Don’t be the Social Media Brand to Profit off of Tragedy

September 15, 2014SOCIAL MEDIA

As most of us did this Monday morning, we woke up to find this blazoned across social media:




It’s so egregious, I thought it was fake at first. Turns out it wasn’t, and it’s now being talked about throughout the country.


What you’re looking at is Urban Outfitters’ attempt at capitalizing on a national tragedy. This one, in particular, focuses on the Kent State University shooting that resulted in the death of four unarmed protestors, killed by the Ohio national guard. It was a pivotal point during Richard Nixon’s campaign and in the dissolving of the American presence in the Vietnam War, on account of the growing protests across the country.


The picture of a fellow student pleading in disbelief over the fallen body of one of her fellow classmates continues to ring out today, serving as an example of not only the enduring symbolism of the time, but as a message to the government that you cannot hide from the media. Over 4 million students across 900 American campuses protested, prompting Nixon to escape to Camp David due to fervor in Washington D.C., and caused Kent State to close its doors for six weeks.


To Urban Outfitters, it was just another chance to cash in. as they charged $129. Charging $129 with the accompanying urgent description of “We only have one, so get it or regret it!”, Urban Outfitters strategically planned all of this, in order to receive the response they got throughout the day.


And people did, of course, (It sold out shortly after it was posted) because there had to be proof of this monstrosity existing. Naturally, the sweaters are selling for thousands of dollars on eBay.


But you know what the really messed up thing here is? Many people are questioning how this could get through Urban Outfitters’ marketing department. After all, they’re the ones that generate these ideas and then approve them. At some point between the original concept of this sweater and posting it online, the marketing department had to catch wind of it.


This wasn’t a glaring oversight by Urban Outfitters. This was planned. Just like their drunk Jesus shirt, their takes on depression and anorexia, Lord Ganesh socks, overt racism towards Native Americans, and Jewish star (Yeah, like the ones worn by Jews used for identification in Nazi Germany) shirts. All planned.


Isn’t it obvious why? Facebook, Twitter and Google all had it as their top trending news of the day.


Look at the names of the websites, too. Buzzfeed, Business Insider, and just to name a few, and CNN as I was writing this sentence.


That’s CNN’s official twitter account sending out a picture of the sweater to its 14 million followers. So, you still think Urban Outfitters thought that this was a glaring oversight? Just like with their egregious racism towards Natives, and anti-semitism?


But let’s not alienate them, either. National tragedies and events are constantly taken advantage of by all sorts of brands. Take 9/11 for an example. Everybody’s going to be posting about it and it will be trending all over social media on the day of. In most cases, social media managers will post a solemn message asking fans or followers to ‘NeverForget’.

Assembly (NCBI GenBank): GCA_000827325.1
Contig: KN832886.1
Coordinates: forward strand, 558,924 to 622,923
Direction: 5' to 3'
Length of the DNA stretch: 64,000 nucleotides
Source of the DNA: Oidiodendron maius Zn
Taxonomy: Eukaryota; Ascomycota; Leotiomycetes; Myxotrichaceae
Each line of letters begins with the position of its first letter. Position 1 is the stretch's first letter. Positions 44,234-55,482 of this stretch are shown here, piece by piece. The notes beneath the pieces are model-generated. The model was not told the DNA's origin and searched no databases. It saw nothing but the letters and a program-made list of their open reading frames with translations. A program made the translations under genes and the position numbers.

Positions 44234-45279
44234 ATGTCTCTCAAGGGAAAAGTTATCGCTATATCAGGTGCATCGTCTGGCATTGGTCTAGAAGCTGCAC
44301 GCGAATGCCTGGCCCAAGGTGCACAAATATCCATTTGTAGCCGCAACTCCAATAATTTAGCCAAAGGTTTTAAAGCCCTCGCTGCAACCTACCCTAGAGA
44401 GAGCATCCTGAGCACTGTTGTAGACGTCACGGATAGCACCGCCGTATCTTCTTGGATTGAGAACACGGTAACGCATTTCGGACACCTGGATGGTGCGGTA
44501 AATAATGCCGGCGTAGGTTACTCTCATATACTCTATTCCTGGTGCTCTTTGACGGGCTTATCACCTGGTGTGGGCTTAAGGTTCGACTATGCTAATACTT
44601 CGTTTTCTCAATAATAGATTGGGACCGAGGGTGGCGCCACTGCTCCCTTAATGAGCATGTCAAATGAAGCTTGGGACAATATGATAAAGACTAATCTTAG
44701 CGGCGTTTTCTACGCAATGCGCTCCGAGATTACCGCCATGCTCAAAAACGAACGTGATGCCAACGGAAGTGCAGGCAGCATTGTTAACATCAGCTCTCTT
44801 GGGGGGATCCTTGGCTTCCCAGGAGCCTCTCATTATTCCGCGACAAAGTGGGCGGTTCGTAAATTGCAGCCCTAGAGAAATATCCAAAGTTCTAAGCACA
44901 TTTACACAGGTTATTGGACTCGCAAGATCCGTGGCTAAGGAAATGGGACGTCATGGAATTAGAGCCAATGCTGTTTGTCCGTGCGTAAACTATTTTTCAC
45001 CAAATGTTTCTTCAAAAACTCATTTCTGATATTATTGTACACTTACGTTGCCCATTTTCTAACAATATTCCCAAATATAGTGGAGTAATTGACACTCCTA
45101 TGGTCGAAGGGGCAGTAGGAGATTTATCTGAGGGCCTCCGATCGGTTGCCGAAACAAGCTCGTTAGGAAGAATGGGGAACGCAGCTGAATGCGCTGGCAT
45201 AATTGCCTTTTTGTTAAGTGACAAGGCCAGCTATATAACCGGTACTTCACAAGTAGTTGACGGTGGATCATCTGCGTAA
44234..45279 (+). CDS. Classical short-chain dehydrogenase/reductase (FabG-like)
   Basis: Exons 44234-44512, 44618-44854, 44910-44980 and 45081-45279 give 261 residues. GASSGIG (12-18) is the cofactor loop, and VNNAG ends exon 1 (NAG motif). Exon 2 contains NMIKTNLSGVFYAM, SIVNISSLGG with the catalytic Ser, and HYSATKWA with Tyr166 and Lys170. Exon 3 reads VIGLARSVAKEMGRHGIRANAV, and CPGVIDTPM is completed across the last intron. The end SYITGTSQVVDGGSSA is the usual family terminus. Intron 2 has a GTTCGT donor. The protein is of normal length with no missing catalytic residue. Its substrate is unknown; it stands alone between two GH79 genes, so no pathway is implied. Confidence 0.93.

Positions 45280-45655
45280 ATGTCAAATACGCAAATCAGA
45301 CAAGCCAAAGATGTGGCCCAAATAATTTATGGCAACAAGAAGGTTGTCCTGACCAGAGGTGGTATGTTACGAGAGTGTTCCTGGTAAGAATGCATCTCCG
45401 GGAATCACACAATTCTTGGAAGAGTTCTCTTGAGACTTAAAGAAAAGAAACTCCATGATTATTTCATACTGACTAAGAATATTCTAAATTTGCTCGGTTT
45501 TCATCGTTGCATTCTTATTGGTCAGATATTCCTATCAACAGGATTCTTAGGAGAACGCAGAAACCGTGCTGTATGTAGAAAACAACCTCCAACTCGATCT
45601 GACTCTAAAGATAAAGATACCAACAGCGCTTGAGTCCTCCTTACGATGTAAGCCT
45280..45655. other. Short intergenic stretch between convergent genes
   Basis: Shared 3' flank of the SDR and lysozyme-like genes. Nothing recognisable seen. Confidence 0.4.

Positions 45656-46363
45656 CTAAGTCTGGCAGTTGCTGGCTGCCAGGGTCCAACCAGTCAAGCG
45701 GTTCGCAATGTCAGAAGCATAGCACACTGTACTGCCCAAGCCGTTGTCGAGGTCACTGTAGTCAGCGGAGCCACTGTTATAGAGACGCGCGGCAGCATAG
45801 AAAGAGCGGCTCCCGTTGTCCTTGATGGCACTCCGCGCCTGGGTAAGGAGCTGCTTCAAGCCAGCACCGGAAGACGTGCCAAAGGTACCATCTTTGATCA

In other cases, you’ll get this:




Because, hey, how else would you commemorate the death of 3,000+ civilians, and the ensuing two wars that continue to affect us, than a discount on Yoga?


Why not get some free publicity off of domestic violence while you’re at it, too?




and Hurricane Sandy:




and the Boston Marathon bombings:




The response every time we come across these fails is the same. “What a fail!” “Somebody’s getting fired!” “How could a marketing department allow that to happen?”


Because they do allow it to happen. While most marketing departments will avoid capitalizing off death and violence, others are less shameless and will try to profit simply because it’s excellent publicity. Urban Outfitters continues to produce offensive and controversial material because it causes CNN to tweet a picture of its sweater to 14 million followers. We’ll be talking about this all day, and it’s exactly what they wanted to happen.


In case you think this works all the time, though, Abercrombie & Fitch’s sales have plummeted on account of their self-generated controversies, which includes blatant racism towards Asians, fat-shaming, and bias towards employing attractive white people.


When it comes down to it, it’s as simple as if you have the moral fortitude to profit on events such as the Kent State shooting, Hurricane Sandy, or 9/11. It’s easy to profit and take advantage of potential customer’s emotions, and that’s why most companies don’t do it; because they know it’s morally detestable.


Urban Outfitters stands alone, though. Unlike companies like Cheesy’s and Epicurious that probably did regret their insensitive tweets, Urban will continue to pump out t-shirts that are so blatantly offensive, they’ll end up on CNN’s twitter feed and cause articles like this to be written. Maybe they can get some ideas from the hashtag they’ve inspired?


Anybody can make a profit off of emotions. It’s when people are at their weakest and ready to commit to a cause. Anybody can make a profit off of controversy, too.


In the case of the Kent State sweater, it was free publicity from major media outlets, an overpriced item that was off shelves shortly after it was put up, and a whole bunch of people asking “What will Urban Outfitters do next?”


Yes, how else will a company employ the “Blood for money” strategy.


So mission accomplished, I guess.

Like what you just read?
There’s more where that came from.